Apple Watch, Even The First One, May Be Able To Detect Signs Of Diabetes

Technology

How’s this for ingenuity? It’s not just the very latest and priciest wearable gadgets that can offer cutting-edge health tracking.

Researchers at digital health startup Cardiogram and UCSF (University of California San Francisco) have found that DeepHeart, a deep neural network, is managing to distinguish between people with diabetes and those without with a strikingly high accuracy rate – 85%.

And this is across a big data set of 200 million heart rate and step count measurements.

What happened was that 14,011 users of the Cardiogram app on Apple Watch and Android Wear devices with heart sensors were recruited into the study. Then, substantial amounts of health sensor data were used to train the neural network.

How, you might ask, can step count data reveal diabetes?

Johnson Hsieh, one of the founders of Cardiogram, explained: ‘Your heart is connected with your pancreas via the autonomic nervous system. As people develop the early stages of diabetes, their pattern of heart rate variability shifts. In 2015, the Framingham Heart Study showed that high resting heart rate and low heart rate variability predicts who will develop diabetes over a 12-year period. In 2005, the ARIC study showed that heart rate variability declines faster in diabetics than non-diabetics over a 9-year period.’

In other words, the data has been studied to spot correlations or anomalies, so that if something’s spotted, you might make a trip to the doctor to check things out.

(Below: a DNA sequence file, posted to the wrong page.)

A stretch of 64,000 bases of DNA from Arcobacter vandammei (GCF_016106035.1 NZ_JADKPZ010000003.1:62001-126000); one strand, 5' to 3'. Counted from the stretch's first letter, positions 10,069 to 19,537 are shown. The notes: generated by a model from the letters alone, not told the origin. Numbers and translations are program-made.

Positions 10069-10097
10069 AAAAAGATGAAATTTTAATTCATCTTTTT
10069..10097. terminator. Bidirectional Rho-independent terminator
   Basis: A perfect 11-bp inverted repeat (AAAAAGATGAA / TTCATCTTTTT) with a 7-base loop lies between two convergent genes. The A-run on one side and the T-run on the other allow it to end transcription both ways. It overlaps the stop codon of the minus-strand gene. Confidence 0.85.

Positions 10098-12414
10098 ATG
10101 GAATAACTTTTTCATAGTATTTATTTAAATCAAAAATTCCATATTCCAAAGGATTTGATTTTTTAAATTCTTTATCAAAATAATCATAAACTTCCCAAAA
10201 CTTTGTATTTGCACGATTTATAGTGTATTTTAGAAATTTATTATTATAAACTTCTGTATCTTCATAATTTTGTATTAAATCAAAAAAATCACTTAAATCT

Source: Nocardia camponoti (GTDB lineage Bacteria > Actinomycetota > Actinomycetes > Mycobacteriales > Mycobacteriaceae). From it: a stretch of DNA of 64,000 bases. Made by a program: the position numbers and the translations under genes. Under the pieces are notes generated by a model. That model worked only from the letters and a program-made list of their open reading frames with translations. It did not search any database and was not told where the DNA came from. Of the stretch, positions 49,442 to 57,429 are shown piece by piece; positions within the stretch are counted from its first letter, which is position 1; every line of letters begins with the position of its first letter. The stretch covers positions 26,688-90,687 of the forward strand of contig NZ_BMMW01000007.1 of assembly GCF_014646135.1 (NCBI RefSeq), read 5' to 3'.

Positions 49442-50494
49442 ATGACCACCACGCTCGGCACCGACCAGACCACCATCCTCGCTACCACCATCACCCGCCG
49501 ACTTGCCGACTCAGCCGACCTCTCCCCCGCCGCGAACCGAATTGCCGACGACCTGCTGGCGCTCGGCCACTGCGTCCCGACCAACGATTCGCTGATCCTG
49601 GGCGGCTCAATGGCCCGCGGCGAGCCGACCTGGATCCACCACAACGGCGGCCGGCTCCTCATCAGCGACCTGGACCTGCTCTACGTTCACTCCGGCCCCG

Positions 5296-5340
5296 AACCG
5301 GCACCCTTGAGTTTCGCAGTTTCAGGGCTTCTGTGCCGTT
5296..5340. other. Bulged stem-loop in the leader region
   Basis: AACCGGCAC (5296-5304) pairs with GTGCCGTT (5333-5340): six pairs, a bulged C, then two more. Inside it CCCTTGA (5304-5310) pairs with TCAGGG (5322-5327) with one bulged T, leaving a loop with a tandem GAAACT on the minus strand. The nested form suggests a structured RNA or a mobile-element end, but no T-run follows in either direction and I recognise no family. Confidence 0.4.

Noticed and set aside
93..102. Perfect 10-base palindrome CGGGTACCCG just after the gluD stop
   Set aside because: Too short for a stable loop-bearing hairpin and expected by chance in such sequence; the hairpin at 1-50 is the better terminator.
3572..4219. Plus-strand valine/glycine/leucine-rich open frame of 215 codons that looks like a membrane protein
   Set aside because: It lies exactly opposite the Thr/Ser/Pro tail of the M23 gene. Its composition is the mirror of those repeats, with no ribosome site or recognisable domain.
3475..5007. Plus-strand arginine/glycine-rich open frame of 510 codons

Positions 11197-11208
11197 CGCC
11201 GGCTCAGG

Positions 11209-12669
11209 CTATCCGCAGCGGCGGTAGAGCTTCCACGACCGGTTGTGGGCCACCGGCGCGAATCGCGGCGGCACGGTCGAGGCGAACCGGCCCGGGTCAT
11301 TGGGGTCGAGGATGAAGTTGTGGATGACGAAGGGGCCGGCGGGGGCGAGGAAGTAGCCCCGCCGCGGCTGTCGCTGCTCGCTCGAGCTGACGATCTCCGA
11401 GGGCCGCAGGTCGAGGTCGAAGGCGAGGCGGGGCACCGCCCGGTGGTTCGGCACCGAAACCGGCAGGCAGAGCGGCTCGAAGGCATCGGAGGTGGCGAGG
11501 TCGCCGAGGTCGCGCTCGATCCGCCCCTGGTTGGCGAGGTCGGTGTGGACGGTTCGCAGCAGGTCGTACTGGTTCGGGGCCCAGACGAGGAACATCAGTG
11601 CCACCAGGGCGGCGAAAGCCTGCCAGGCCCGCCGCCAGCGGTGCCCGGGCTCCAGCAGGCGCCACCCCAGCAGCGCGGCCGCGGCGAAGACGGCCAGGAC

Cardiogram

Cardiogram and UCSF have worked to show how wearables can spot diabetes.

Cardiogram says that more than 250,000 people use the app, around three quarters of them on a daily basis.

DeepHeart has had its accuracy validated before. So why does this matter?

Well, because, as Hsieh points out, ‘These health conditions are important since 19% of people with hypertension, 80% of people with sleep apnea, and roughly 20% of people with atrial fibrillation remain undiagnosed.’

The most interesting thing is that Cardiogram works with current wearables including, as mentioned, the first Apple Watch. Now that a neural network such as DeepHeart can analyze the data from apps like this in such a complex way, the possibilities are exciting and wide-ranging.

The capability to predict diabetes is not in the Cardiogram app in explicit terms, but gathering data is the first, intriguing step, so that those suspected to be at risk can be encouraged to visit a health professional.  Expect more developments in due course.

https://www.forbes.com/sites/davidphelan/2018/02/08/apple-watch-even-the-first-one-may-be-able-to-detect-signs-of-diabetes/#3243af7cfc7b